To Sign or Not to Sign: Now Choose Life Constitutional Amendment


    To Sign or not to Sign: Now Choose Life Constitutional Amendment 

    On May 2, a third abortion-related initiative was submitted to the Nebraska Secretary of State. VIP has already covered two abortion petitions—one that would establish a fundamental right to abortion in Nebraska, and one that would protect unborn children from abortion in the second and third trimesters, while allowing the possibility for further abortion restrictions to be passed by the Nebraska legislature in the future. 

    The third petition, Now Choose Life, would result in abortions being banned across Nebraska. Its object is to “amend the Nebraska Constitution to recognize the personhood of preborn children.” Its language states the following: 

    “Article 1 of the Constitution of Nebraska shall be amended by adding a new section 31 as shown:  

    I-31 A preborn child at every stage of development is a person. Wherever under Nebraska law the term “person” is used or implied, it shall include such a child.” 

    This amendment would outlaw abortion because the Nebraska Constitution begins by laying out the rights of persons: “All persons are by nature free and independent, and have certain inherent and inalienable rights; among these are life, liberty, the pursuit of happiness...”  

    If preborn children are recognized as persons, they have a right to life and may not have their lives intentionally taken by abortion. 

    VIP posed the following questions to Rose Kohl, the sponsor of the Now Choose Life petition. 

    • How does the petition view the rights of women? Both of the other amendments recognize challenges women face, particularly health challenges, but your petition does not.  

    • Women are persons. Under this amendment, both women and preborn children have the right to life. If a pregnant woman has a health problem that threatens her life before the preborn child is viable, her condition would be treated even if the treatment means that the preborn child will not survive. Treating a mother’s condition is not the same thing as performing an abortion to intentionally kill the child. After viability, if a woman’s health is at risk, doctors would try to save both lives by delivering the child and treating both the mother and child. In either case, the mother’s health is safeguarded without the need for abortion.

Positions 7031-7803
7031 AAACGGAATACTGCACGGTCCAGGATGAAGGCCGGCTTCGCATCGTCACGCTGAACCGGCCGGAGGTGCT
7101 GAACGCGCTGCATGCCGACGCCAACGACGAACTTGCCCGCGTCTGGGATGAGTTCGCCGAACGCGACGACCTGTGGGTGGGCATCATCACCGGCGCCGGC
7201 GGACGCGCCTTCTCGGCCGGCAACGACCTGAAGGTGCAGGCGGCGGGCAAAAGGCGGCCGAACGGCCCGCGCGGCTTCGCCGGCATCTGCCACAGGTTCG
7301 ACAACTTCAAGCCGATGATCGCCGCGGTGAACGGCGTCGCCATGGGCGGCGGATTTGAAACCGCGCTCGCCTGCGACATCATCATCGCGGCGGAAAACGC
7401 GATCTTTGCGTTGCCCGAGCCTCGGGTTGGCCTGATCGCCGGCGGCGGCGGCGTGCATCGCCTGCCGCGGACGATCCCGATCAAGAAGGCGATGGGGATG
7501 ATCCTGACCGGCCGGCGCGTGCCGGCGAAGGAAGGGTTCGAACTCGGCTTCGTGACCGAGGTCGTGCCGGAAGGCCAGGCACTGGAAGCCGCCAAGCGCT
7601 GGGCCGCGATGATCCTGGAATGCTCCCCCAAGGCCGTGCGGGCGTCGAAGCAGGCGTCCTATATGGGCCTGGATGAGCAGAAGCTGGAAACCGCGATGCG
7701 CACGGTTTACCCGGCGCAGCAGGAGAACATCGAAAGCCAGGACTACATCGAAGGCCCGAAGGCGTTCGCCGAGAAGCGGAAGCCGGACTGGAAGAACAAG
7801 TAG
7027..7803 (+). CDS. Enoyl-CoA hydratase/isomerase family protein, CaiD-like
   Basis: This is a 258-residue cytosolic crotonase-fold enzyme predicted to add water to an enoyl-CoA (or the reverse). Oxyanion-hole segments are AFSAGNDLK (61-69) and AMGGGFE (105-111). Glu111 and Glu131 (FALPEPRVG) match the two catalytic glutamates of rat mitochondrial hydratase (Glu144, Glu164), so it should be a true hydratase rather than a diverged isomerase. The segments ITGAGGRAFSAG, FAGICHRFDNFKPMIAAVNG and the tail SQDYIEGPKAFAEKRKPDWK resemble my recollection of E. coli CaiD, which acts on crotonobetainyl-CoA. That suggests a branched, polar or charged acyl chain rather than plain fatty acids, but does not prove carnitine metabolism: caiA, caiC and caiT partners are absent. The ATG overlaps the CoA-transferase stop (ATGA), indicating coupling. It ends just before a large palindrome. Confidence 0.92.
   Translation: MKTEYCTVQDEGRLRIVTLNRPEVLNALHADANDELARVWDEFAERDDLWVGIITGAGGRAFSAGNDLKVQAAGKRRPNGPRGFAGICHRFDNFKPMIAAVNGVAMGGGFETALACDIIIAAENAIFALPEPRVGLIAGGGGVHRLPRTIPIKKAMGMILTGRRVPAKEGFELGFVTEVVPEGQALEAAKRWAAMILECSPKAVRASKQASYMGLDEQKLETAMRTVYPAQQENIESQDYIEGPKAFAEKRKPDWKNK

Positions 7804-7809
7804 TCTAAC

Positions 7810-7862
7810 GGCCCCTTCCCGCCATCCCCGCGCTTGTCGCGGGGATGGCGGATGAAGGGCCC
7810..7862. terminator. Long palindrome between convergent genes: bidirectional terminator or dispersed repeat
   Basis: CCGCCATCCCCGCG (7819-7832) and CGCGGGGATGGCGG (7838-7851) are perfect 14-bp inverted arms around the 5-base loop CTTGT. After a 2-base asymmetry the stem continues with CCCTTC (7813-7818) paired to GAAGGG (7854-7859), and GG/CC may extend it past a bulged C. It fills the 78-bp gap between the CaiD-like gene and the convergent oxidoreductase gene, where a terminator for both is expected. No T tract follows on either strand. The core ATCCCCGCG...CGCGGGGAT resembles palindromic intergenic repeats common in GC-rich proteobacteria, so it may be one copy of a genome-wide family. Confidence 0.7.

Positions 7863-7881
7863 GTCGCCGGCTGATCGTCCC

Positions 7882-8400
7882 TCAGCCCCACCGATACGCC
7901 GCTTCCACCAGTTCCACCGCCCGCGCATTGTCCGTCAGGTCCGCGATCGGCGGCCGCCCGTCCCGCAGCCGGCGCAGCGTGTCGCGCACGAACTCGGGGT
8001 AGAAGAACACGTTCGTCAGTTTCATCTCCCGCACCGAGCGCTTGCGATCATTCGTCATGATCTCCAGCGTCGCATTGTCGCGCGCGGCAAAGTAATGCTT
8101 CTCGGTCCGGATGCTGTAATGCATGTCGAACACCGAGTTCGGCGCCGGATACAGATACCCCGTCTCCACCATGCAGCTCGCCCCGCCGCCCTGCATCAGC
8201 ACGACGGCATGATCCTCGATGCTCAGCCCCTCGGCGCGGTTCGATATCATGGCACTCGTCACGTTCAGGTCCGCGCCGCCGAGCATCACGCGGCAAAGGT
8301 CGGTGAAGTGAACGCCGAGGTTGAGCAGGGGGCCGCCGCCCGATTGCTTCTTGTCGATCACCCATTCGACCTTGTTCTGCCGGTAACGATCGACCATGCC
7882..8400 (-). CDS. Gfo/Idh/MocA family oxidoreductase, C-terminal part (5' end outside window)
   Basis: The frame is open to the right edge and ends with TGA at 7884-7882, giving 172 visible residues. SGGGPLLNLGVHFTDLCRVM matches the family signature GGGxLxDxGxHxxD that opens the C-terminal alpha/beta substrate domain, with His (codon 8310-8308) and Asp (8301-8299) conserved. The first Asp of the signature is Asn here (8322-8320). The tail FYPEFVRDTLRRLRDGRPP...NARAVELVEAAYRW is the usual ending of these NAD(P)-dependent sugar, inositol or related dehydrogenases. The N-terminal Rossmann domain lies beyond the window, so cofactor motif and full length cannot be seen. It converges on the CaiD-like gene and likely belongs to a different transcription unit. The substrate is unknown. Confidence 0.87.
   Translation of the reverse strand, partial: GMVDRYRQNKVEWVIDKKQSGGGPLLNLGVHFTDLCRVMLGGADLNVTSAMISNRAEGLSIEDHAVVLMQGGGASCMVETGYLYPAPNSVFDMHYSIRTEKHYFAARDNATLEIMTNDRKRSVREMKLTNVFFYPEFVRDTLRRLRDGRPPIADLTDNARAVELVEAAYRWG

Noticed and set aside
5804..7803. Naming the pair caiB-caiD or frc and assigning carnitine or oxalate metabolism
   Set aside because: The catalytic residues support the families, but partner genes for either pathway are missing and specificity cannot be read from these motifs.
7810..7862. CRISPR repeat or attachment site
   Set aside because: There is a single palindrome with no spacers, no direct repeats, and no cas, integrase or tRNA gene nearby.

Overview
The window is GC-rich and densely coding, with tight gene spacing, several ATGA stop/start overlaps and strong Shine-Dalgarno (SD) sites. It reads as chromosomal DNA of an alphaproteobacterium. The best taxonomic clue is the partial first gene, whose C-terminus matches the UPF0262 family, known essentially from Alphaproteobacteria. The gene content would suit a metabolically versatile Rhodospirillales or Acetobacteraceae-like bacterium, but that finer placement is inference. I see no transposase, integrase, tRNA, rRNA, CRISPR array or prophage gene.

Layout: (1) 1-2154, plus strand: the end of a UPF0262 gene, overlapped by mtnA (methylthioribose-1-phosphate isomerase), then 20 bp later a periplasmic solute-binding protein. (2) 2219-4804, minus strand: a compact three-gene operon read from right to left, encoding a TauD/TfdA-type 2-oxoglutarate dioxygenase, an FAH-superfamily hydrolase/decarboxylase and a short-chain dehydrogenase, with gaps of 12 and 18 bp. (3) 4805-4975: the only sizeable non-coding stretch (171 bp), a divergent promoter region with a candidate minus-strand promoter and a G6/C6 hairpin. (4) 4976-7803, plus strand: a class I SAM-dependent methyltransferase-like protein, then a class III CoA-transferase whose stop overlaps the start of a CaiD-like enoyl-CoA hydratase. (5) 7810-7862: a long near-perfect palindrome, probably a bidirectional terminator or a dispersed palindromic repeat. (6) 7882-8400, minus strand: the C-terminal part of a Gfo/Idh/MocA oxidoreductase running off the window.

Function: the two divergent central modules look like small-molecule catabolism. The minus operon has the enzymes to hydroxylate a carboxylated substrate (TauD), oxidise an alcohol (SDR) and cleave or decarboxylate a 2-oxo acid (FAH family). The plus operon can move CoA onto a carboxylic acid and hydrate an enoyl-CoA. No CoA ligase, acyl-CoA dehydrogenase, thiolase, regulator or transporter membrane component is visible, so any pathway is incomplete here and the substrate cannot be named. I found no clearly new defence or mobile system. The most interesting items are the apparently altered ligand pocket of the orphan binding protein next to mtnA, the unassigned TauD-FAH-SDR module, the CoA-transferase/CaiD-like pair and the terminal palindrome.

• Could women be legally punished for having an abortion? 

    • Many people could be seen as having responsibility for an abortion: the mother, anyone who supported or coerced the mother, the abortionist, and anyone helping the abortionist. If this amendment passes, the legislature will have to determine the punishment for the taking of a preborn child’s life. Kohl projects that the legislature might reduce or eliminate a woman’s culpability, especially if they were coerced, or did not understand that the preborn child was a person. However, she acknowledged the possibility that the legislature might not allow for such distinctions. If they do not, anyone involved with the abortion, including the woman, could be held legally responsible for taking a life. 

    Kohl also addressed the issue of why, for the sponsors of Choose Life Now, legal restrictions on abortion are not enough. In her eyes, legal restrictions on abortion take away rights from some pre-born children. Those believing in the personhood of the preborn child ask questions like these: 

    • Why does a preborn child conceived in rape or incest have fewer rights than a preborn child who is not?  

    • Why does a preborn child at 12 weeks’ gestation have fewer rights than a preborn child at 13 weeks (or whichever time frame a law gives)? 

    • Ultimately—what reason can justify the intentional killing of an innocent person? 

    For voters who do not see the preborn child as a person, or who believe that the preborn child attains personhood at a certain stage (for example, when they can feel pain or when they are viable), these questions are less relevant. Such voters may prefer the approach of legal restrictions as laid out in one of the other two petitions. Voters who see abortion as part of women’s health also might be more interested in one of the other two petitions. 

    Other voters may agree that the preborn child is a person, but may not believe it is possible to ban abortion immediately. They believe it is more feasible to use abortion restrictions as steps toward eliminating abortion in the future. Such voters are likely to prefer the Protect Woman and Children petition. 

    In contrast, Now Choose Life could be an appealing option for those who do not believe in an incremental approach, and seek an immediate end to abortion. 

    Further questions remain about how the Now Choose Life amendment would affect the concerns of abortion supporters. Should the petition be put on the ballot, VIP will follow up with Now Choose Life to get their response to these concerns.  

    For more information, voters can visit the petition’s web page:


    Research and writing by Vickie Hecker. Vickie is a state employee, but her postings on this site do not speak for the views of the state, its customers, clients, suppliers, or employees. Any links to state sites are provided for informational purposes only.